DIVEWEAR A LA MODE
AS I WRITE, A THIN LAYER OF ICE MAY BE FORMING on the English Channel. But according to fashion's peculiar calendar, it is already springtime. The boutiques of Chelsea and Knightsbridge are heaving with the aristocracy of chic, laying in their stocks of skimpy Versace frocks and ephemeral confections by Ghost.
Meanwhile, an undercover investigative team from DIVER has revealed a new and alarming trend that threatens to undermine the rugged, no-nonsense image of our sport.
The sinister infiltration of the diving fraternity by the fashion industry has been dubbed "Haute Cousture" after our own, legendary "designer", Jacques. And yet it is not in the ateliers of Paris that this disturbing phenomenon has its origins, but among the grimy backstreets of England's North-east.
It would be hard to imagine a more unlikely setting for a fashion revolution. Descending from the glories of the North Yorks Moors into the penumbral gloom of industrial emissions, the traveller is greeted by a rusting sign, liberally peppered with bullet holes. It reads: "Welcome to Middlesbrough, Home of Zero Tolerance. Twinned with Hiroshima."
The town's coat of arms comprises a Rottweiler Rampant over a pair of cattle prods, crossed, and the civic motto Noli re idem cogite (which may be roughly translated as "Don't Even Think About It").
And yet it is here that Arthur "Gianni" Grubb chose to found his divewear empire, Arthur Grubb's World Of Rubber.
"That diving is based upon scientific principles," he argues in his curiously high-pitched brogue, "doesn't necessarily exclude an aesthetic dimension. What we are witnessing is a natural crossover from the dedicated, hard-core diver to the fashion-conscious public."
Posing as a diving fashion victim, our investigator sauntered casually around Grubb's workshop, absorbing the summer styles and palettes that will soon be flooding the nation's dive shops.
Be warned - shorties will be even shorter this year, some would say daringly so. And the "dry-clean only" drysuit is likely to re-define the leisure-diving market. Of course, the albeit subtle flares would in any case reduce drastically the effectiveness of the ankle seals.
Hence the option of integral Gucci loafers in neoprene and hand-crafted toadskin - fully breathable and texturally interesting.
This season's masks, hauntingly primitive, were inspired by sub-Saharan folklore - especially the funeral headdress of Nigeria's Dogon tribe, who somehow knew of the existence of Sirius's elusive twin star before it was discovered by modern telescopy.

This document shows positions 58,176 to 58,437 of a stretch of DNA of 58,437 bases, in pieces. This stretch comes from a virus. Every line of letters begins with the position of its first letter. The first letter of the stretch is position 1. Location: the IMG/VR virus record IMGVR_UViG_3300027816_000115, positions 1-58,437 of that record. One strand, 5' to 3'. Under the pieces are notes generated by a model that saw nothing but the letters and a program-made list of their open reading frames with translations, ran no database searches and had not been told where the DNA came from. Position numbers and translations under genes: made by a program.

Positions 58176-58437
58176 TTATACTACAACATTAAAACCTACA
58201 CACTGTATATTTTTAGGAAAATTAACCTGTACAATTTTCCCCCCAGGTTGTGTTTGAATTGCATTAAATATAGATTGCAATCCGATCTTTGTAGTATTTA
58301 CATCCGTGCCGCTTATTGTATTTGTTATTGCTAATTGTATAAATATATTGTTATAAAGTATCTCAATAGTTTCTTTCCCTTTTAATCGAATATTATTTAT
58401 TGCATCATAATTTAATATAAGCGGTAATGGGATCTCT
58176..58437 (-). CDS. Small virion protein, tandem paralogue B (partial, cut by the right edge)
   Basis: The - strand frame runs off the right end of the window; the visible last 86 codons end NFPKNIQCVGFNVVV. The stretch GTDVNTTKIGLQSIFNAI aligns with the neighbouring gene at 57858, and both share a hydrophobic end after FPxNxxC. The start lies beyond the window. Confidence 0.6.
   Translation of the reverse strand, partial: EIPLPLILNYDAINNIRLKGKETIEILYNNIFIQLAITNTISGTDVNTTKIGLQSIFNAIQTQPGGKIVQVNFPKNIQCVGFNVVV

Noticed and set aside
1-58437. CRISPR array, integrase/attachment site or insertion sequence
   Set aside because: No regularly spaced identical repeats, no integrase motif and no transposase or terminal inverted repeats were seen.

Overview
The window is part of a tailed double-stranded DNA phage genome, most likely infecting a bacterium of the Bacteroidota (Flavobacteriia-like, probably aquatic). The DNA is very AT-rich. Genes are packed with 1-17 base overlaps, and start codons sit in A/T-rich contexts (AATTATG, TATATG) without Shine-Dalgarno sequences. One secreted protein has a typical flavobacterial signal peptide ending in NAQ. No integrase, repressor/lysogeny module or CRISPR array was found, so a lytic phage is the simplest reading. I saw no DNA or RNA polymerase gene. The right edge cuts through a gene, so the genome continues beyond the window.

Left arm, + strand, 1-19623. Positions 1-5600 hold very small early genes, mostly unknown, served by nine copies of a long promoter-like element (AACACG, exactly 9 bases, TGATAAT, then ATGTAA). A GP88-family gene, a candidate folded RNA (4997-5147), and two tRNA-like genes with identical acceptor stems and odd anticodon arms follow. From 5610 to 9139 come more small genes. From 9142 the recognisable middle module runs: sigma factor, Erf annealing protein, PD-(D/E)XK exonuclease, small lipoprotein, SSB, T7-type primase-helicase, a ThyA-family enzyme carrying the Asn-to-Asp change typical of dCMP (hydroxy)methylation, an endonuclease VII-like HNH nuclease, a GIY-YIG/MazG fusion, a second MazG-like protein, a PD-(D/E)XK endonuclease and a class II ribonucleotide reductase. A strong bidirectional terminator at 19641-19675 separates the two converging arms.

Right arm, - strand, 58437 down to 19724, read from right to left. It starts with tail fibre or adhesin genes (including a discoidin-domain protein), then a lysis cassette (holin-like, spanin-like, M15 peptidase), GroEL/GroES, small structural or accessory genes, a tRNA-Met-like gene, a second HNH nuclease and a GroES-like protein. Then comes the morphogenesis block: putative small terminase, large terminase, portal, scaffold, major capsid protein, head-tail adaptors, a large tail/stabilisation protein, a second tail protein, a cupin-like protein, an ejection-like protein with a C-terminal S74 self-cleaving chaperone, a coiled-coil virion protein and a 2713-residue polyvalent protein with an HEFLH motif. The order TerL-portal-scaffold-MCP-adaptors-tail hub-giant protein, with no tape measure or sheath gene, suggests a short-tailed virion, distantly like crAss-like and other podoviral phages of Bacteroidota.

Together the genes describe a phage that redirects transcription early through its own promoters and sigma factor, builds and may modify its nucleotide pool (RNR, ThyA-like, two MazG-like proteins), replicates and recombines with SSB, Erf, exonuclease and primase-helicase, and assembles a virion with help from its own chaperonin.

Men's diving gloves will be largely open-backed - a witty, post-ironic nod to the driving gloves favoured by Simon "The Saint" Templar in the iconic '60s TV series (and, of course, pointless in UK waters).
For the ladies, the courtesan look - black, sheer, to the elbow. Grubb has designed matching fishnet stockings, cut from real fishing nets, and supported by his patent Suspender Weightbelt. And talking of weightbelts, weights will be lighter this spring.
Particularly amusing is Grubb's interpretation of the humble hood. There is something of urban street culture here, an affectionate reference to hip-hop - but the effect is cunningly juxtaposed with a ribbon of seal fur, a la the parka of the Mod era.
Perhaps Grubb's most controversial statement is his "Thin Fin" - the conventional shape inverted so that, like a Jimmy Shoo cocktail slipper, the result is longer, more aggressively tapered. An elaborate heel strapping lends a subversively dark hint of bondage.
Eat your heart out, Vogue and Harpers - you heard it here first.
Deeper with Blackford
by Andy Blackford
£7.95 plus P&P, A5 format, 156 pages, paperback
Special offer - buy online at £8.95 inc. UK surface p&p
From Swanage Bay to the Redcar sewage treatment plant; from Bovisand Harbour to the wreck of the Wigan Shopping Trolley - Andy Blackford has been there, dived it, and recalls the experiences in this new collection of 36 of his best stories. Illustrated by Rico.
P&P UK £2, overseas surface £3.